I'm reading a proof of the following proposition:

Let $(X_{t})_{t\geq 0}$ be a Lévy process on $\mathbb{R}^{d}$ and $B\subset\mathbb{R}^{d}.$ We deine $T_{B}=\inf\{t>0:X_{t}\in B\}$ and $T_{B}^{'}=\inf\{t\geq0:X_{t}\in B\}.$

Then $T_{B}^{'}$ is stopping time for $B$ open or closed set.

The proof given is the next: for the simple Markov property, $T_{B}^{\epsilon}=\inf\{t\geq\epsilon:X_{t}\in B\}$ is stopping time for all $\epsilon>0.$ The proof is followed.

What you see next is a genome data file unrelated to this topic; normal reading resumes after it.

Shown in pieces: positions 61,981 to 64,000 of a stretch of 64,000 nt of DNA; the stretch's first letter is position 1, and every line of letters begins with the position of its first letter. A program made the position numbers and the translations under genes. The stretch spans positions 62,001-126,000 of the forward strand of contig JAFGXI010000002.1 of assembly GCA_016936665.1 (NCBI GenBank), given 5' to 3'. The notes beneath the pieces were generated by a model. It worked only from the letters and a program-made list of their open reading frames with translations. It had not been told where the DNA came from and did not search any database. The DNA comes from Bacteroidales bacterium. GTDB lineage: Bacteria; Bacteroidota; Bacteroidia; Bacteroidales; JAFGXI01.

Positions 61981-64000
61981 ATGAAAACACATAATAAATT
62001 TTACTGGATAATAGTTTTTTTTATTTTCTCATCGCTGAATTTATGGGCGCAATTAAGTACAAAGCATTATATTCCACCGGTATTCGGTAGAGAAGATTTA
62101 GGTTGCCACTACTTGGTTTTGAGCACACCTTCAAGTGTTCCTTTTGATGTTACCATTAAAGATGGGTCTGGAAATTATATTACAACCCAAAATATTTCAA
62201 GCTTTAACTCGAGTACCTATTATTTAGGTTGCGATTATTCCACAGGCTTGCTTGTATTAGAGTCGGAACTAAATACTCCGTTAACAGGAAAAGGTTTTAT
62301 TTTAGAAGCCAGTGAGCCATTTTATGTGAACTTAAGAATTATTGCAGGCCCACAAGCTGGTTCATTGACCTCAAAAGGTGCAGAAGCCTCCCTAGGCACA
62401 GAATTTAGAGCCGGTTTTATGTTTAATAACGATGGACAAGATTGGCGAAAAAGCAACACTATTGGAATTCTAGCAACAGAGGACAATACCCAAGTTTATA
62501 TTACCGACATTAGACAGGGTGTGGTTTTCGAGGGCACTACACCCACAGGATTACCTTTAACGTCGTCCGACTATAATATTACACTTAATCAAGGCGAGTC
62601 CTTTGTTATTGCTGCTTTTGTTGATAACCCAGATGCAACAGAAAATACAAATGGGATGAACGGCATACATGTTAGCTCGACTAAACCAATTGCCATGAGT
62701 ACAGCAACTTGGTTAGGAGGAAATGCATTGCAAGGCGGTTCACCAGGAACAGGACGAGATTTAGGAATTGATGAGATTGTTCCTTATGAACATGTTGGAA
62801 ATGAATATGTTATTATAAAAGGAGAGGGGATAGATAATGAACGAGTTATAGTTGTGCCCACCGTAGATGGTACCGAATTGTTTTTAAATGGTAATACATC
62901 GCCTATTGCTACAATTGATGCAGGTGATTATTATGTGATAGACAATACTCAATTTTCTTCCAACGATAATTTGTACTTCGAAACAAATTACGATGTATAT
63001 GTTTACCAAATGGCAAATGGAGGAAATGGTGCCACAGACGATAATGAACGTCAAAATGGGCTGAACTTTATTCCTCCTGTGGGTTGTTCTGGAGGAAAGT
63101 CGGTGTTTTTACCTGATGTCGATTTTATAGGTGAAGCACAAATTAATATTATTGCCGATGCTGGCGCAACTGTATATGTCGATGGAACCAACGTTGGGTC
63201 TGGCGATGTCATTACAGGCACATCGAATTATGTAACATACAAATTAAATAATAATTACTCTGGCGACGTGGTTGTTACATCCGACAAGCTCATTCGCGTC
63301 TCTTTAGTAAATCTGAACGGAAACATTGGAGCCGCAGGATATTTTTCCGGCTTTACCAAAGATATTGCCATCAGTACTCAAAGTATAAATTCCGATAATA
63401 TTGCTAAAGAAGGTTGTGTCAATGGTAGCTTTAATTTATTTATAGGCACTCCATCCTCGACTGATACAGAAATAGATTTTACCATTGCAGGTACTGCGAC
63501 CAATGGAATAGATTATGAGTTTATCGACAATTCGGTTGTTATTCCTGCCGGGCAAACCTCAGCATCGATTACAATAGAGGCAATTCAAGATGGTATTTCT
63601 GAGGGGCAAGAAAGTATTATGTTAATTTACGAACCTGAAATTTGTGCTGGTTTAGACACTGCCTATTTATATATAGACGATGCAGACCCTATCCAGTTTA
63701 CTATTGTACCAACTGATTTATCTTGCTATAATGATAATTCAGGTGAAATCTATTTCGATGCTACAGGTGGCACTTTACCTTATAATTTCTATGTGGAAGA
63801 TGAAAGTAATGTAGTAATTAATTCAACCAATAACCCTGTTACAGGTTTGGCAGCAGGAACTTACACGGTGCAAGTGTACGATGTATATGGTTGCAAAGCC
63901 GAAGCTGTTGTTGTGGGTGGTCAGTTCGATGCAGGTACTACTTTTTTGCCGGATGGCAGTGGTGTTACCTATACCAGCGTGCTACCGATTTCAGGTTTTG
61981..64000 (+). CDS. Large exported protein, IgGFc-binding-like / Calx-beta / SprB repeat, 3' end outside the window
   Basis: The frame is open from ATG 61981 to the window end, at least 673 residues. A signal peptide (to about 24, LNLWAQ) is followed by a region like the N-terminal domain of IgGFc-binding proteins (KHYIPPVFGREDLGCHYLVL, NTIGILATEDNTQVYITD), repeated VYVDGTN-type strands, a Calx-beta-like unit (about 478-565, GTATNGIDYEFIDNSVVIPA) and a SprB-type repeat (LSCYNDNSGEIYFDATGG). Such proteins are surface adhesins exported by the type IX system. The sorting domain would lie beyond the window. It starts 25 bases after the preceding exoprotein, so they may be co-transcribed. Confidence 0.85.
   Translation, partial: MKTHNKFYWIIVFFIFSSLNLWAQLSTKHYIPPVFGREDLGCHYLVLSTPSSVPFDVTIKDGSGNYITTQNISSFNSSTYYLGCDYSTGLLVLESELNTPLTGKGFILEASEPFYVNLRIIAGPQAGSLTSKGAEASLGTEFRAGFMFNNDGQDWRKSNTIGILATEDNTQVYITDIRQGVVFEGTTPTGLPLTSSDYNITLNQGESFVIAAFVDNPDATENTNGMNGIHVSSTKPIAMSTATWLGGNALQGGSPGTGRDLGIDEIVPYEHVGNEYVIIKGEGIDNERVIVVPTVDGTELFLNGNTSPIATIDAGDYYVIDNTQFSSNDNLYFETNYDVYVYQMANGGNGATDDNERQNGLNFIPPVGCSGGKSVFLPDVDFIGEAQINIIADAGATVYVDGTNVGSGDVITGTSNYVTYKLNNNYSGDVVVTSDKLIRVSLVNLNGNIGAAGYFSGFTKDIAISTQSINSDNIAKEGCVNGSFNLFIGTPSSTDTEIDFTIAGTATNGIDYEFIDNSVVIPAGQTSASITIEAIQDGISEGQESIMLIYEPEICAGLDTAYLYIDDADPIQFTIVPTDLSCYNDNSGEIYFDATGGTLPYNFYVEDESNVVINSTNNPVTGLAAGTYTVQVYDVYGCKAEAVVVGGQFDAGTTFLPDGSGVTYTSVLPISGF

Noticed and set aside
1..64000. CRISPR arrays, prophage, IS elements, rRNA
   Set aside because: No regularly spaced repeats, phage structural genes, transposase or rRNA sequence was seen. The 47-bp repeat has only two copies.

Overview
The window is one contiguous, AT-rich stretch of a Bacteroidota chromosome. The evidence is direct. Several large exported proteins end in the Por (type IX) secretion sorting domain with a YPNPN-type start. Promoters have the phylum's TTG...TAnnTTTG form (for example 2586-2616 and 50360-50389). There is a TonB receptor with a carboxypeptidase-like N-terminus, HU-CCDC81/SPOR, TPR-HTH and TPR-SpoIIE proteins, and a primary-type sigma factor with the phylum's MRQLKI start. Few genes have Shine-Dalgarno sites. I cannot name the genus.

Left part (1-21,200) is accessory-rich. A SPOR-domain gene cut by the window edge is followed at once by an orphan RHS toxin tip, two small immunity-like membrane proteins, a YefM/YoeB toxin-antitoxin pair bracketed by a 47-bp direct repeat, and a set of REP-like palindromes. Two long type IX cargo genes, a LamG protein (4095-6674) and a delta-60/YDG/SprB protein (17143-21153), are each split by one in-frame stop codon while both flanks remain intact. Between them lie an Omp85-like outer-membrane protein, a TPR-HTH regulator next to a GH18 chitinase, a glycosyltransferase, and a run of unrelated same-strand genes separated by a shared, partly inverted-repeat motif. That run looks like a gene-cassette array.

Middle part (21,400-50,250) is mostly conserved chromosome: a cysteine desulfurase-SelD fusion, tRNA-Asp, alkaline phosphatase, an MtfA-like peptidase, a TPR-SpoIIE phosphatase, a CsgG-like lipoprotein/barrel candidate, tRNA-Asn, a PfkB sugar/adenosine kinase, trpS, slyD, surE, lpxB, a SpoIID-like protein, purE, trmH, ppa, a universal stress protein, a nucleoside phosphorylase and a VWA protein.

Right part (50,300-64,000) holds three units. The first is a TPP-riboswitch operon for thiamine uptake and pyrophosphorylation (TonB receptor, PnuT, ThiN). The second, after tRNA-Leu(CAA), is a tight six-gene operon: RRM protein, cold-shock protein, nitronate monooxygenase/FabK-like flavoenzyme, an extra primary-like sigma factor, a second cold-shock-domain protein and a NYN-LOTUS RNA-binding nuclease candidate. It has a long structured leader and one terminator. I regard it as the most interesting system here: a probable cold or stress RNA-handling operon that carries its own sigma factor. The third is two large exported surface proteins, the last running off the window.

I don't understand how Markov property works in this case. I know that $T_{B}$ is stopping time when $B$ is closed or open set.

If we assume that $T_{B}^{\epsilon}$ is stopping time, then $\displaystyle\lim_{\epsilon\rightarrow 0}T_{B}^{\epsilon}=T_{B}^{'},$ so we are done.

Any kind of help is thanked in advanced.


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